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Vixen: A Nameless Detective Novel

Bill Pronzini. Forge, $24.99 (224p) ISBN 978-0-7653-3568-5

In the heavy-handed prologue of MWA Grand Master Pronzini’s 40th Nameless Detective novel (after 2014’s Strangers), the San Francisco PI links Cory Beckett, “a femme fatale in the classic mode,” with a “brand of evil like nothing I could ever have imagined.” What follows doesn’t live up to that hype. Bail bondsman Abe Melikian approaches Nameless on Cory’s behalf to track down her brother, Kenneth, who’s been arrested for stealing a diamond necklace belonging to a powerful union leader’s wife. Kenneth has violated the terms of his bail by leaving the city without permission, and Nameless asks his partner, Jake Runyon, to trace him. When Jake finds Kenneth, the defendant claims that he was framed by his sister. The case soon escalates to murder. Nameless and his colleagues make an odd ethical choice that will have some readers scratching their heads, and the vicissitudes of the leads’ personal lives seem tacked on. Agent: Dominick Abel, Dominick Abel Literary Agency. (June)

Reviewed on 04/17/2015 | Details & Permalink

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Death of a Century: A Novel of the Lost Generation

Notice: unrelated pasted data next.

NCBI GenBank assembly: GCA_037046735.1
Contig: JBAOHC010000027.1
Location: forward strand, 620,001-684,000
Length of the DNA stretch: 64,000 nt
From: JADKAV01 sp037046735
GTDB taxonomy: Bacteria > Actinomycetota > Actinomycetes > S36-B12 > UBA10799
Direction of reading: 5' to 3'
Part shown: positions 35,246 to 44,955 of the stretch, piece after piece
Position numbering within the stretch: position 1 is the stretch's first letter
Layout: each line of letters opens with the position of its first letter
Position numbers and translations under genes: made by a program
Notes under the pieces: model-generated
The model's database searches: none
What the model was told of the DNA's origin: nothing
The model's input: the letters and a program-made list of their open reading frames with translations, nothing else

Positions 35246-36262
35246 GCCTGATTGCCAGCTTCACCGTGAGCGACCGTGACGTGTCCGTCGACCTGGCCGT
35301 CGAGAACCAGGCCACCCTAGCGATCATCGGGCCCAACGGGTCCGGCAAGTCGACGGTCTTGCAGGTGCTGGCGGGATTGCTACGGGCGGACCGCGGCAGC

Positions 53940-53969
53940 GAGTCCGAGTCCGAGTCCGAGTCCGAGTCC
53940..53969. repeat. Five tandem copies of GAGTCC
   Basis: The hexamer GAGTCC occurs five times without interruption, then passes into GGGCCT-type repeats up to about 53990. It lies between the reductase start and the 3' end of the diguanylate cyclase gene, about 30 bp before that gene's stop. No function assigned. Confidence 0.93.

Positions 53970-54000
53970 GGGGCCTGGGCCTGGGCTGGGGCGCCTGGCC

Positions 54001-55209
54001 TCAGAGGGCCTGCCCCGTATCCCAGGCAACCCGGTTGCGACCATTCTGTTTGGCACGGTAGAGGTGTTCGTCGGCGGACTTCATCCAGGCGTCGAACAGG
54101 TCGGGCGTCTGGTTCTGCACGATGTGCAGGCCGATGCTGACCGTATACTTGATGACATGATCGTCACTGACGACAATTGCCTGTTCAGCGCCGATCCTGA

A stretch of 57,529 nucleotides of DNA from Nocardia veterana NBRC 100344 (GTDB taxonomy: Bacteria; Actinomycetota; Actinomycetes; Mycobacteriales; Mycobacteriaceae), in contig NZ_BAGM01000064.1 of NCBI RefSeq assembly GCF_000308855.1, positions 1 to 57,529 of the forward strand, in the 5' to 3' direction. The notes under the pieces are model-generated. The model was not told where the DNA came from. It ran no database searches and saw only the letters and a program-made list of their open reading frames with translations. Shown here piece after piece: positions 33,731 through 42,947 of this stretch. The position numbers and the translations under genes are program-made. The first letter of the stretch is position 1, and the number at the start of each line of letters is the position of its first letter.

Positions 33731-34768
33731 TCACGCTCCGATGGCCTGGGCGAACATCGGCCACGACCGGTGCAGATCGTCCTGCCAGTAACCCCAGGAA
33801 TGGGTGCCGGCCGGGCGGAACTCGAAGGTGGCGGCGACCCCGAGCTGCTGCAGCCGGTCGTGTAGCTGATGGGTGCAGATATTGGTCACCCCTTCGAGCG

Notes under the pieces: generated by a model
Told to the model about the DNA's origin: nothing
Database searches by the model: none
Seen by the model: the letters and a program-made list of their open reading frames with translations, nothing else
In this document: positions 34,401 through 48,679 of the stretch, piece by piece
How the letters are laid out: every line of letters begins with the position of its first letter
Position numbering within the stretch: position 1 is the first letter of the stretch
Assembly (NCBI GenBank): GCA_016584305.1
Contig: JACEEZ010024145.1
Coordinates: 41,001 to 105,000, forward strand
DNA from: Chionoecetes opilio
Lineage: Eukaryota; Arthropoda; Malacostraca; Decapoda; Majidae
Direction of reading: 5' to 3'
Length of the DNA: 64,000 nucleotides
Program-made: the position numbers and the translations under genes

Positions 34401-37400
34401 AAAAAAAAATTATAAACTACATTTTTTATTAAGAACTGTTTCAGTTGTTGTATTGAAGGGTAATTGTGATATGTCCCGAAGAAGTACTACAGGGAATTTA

Daniel Robinson. Skyhorse/Arcade, $24.99 (256p) ISBN 978-1-62872-539-1

Set in 1922, Robinson’s atmospheric tale of betrayal and revenge paints a passionate picture of the Lost Generation, those who came of age during WWI. When New York reporter Joe Henry pays a call one night on old army buddy and newspaper colleague Wynton Gresham at his Greenwich, Conn., house, Joe finds Gresham lying dead on his sofa with two bullet holes in his chest. The sheriff who arrives soon after regards Joe as a suspect, but allows him to go home. Later, in Gresham’s office desk, Joe discovers a first-class ticket on a Cunard liner leaving for Cherbourg the following day. Posing as Gresham, Joe uses the ticket to sail to France, where he hopes to find his friend’s killer and clear his own name. Joe’s reflections on his time in the war and the atrocities he witnessed slow the narrative, but Robinson (After the Fire) does a fine job of bringing Hemingway’s Paris to life. Agent: Sarah Warner, Warner Literary Group. (June)

Reviewed on 04/17/2015 | Details & Permalink